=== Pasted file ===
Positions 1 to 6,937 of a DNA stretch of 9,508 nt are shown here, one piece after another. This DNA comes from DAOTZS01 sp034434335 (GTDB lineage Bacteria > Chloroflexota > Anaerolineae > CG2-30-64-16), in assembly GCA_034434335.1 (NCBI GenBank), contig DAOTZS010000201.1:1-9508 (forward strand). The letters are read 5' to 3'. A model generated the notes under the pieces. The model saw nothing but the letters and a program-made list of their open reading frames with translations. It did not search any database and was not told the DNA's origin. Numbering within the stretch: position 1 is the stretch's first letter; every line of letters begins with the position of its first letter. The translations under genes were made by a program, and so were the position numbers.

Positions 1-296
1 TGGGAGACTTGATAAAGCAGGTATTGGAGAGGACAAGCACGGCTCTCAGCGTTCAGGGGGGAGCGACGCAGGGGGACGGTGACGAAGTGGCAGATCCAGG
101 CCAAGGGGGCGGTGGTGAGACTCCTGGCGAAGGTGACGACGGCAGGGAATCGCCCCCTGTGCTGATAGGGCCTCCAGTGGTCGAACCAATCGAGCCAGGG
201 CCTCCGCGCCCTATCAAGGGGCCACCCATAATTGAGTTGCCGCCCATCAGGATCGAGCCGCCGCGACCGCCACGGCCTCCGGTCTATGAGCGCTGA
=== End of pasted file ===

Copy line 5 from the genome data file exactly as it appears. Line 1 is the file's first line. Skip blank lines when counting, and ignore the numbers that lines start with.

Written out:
201 CCTCCGCGCCCTATCAAGGGGCCACCCATAATTGAGTTGCCGCCCATCAGGATCGAGCCGCCGCGACCGCCACGGCCTCCGGTCTATGAGCGCTGA